June 12, 2003



Site of board session was mistake

The Yellow Springs school board showed poor judgment when it met in a private residence last month to discuss plans to place two property tax levies on the November ballot. Though open to the public, the session could be perceived as sending a different message — that the public was not welcome.

Let’s make one point clear: the school board did not break the law by meeting at the home of its president, Tom Haugsby, on May 29. The Ohio Open Meetings Act, one half of the “Sunshine Law,” does not specifically address where a public body must meet, though the meetings of public bodies must be open to the public. And the board’s work session was clearly a meeting, which the Sunshine Law defines as a prearranged gathering of a majority of the members of a public body to discuss or conduct public business.

As a public body, the school board must conduct its business in plain view of the public. By meeting in a private residence, however, the school board may have discouraged local residents from attending. Public bodies have a responsibility to get public input and encourage citizens to participate in public business.

The school board called the work session — which was attended by News reporter Diane Chiddister —- to discuss its options for the fall election. The board must decide whether it agrees with a proposal from Tony Armocida, the district superintendent, to place two levies on the ballot: one, called a permanent improvement levy, would fund technology, maintenance and the purchase of school buses; the other, an emergency levy, would fund operational costs. Mr. Armocida has recommended the board ask voters to renew both levies at a reduced millage.

The board has tentatively scheduled during its meeting tonight (Thursday), the first of two votes needed to put the levies before voters, though Mr. Haugsby said this week that the vote may be postponed because of concerns raised by the News about the work session, and to give board member William Firestone, who has lobbied the board to place just one levy on the ballot, an opportunity to discuss his ideas.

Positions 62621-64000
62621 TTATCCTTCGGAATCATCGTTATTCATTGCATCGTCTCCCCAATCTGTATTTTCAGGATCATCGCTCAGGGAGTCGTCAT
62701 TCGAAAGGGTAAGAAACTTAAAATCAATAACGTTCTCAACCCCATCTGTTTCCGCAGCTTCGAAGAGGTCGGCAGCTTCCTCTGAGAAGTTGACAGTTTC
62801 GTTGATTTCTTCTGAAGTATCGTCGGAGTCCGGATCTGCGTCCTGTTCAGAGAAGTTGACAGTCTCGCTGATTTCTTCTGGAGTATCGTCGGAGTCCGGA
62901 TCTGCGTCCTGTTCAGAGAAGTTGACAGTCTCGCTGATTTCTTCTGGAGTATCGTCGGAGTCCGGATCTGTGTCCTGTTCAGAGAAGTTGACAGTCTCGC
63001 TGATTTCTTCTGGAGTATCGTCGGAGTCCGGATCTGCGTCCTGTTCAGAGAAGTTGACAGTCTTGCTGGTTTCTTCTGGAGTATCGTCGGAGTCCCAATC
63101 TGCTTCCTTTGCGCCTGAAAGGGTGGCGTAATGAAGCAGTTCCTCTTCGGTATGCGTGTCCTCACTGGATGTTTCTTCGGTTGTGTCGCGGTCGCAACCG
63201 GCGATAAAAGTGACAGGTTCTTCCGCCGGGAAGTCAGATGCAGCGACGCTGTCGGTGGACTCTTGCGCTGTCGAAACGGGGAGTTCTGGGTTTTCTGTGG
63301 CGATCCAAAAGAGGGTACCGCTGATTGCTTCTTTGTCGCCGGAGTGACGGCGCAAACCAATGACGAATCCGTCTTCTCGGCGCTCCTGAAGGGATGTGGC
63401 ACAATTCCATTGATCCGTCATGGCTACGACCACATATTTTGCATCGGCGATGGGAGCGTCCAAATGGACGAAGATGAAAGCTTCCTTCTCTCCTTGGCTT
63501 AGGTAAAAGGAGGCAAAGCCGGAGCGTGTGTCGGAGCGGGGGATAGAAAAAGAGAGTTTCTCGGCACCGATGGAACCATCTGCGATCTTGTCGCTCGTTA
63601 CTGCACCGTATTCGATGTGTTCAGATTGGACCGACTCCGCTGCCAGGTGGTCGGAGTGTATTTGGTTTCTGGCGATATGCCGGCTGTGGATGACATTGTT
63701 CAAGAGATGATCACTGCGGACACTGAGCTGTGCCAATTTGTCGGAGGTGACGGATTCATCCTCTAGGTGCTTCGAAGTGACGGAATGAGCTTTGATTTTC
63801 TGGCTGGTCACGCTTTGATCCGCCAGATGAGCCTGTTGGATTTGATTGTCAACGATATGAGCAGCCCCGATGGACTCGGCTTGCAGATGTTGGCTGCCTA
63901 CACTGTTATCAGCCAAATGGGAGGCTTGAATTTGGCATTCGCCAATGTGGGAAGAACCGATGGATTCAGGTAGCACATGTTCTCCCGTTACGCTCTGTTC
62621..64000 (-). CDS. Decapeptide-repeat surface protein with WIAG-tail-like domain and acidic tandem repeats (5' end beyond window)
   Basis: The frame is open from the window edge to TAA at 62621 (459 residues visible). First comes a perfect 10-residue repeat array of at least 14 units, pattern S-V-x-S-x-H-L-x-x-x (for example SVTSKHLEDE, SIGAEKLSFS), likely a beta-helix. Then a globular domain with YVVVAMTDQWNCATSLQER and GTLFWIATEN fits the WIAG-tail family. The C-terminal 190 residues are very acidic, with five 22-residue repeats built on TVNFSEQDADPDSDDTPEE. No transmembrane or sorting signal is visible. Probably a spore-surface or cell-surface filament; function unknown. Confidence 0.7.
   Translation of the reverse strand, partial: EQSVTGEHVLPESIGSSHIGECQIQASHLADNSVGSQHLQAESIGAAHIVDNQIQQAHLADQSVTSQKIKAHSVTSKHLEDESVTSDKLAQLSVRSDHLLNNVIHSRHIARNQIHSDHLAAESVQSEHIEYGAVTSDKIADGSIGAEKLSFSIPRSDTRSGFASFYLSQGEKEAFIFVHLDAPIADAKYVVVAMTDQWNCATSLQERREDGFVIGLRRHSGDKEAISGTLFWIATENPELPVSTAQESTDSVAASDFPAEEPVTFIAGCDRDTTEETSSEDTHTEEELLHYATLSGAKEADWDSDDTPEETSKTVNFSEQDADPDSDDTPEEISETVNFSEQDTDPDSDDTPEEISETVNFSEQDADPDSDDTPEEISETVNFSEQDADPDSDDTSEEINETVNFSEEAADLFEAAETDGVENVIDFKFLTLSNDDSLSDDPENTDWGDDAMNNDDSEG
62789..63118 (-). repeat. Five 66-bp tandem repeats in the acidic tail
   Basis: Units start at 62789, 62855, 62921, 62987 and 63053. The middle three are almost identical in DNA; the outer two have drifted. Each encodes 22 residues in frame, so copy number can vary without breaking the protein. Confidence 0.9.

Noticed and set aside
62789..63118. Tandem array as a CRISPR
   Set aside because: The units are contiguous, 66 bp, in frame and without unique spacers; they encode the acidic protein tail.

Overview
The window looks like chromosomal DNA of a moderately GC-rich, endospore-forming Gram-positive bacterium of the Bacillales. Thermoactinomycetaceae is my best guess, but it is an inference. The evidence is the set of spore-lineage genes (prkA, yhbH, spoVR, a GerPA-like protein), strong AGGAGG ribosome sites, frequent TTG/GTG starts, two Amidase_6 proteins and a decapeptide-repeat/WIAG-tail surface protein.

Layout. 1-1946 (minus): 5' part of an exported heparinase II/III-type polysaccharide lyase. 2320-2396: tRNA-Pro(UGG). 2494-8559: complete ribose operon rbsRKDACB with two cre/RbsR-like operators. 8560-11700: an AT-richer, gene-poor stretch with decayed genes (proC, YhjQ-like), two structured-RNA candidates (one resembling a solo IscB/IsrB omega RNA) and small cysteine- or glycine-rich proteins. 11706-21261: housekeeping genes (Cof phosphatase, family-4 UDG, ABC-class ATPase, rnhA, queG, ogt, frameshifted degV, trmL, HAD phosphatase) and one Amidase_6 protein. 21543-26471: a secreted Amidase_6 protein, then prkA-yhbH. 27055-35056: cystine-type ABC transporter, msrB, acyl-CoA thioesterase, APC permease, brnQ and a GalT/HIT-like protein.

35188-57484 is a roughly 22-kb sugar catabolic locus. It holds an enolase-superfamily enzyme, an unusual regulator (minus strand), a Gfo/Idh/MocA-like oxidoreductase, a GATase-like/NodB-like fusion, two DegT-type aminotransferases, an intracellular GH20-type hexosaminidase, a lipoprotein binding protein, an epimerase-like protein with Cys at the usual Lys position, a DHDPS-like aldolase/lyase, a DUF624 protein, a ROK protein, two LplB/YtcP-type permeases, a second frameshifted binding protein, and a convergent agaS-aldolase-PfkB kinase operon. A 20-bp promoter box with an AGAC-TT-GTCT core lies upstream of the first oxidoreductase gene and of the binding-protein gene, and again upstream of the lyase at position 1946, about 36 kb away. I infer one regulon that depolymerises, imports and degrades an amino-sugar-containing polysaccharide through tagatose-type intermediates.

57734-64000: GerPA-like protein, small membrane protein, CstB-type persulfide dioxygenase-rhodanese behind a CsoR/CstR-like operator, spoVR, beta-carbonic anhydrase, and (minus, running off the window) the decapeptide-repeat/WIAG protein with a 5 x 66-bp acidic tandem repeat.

In an interview, Mr. Haugsby said that he suggested the board meet at his house last month to provide an atmosphere in which board members and district administrators “could sit and have a conversation about these tax issues.” He stressed that there was nothing “sinister” behind the meeting, and that in the past the board had met in alternative locations for retreats.

Mr. Haugsby did say that in hindsight it “was a mistake” to meet at a private residence. Mr. Armocida said, “I do think it would be better to hold meetings in public.”

That’s good to hear. The school board is made up of five intelligent, experienced individuals who, we have no doubt, want the best for the Yellow Springs school district. The board should be aware of how the public perceives its actions, even when they are innocent. Even an appearance of skirting the Sunshine Law, of working behind closed doors and shutting out the public, hinders the board’s ability to do its job and to uphold the confidence of local residents.

—Robert Mihalek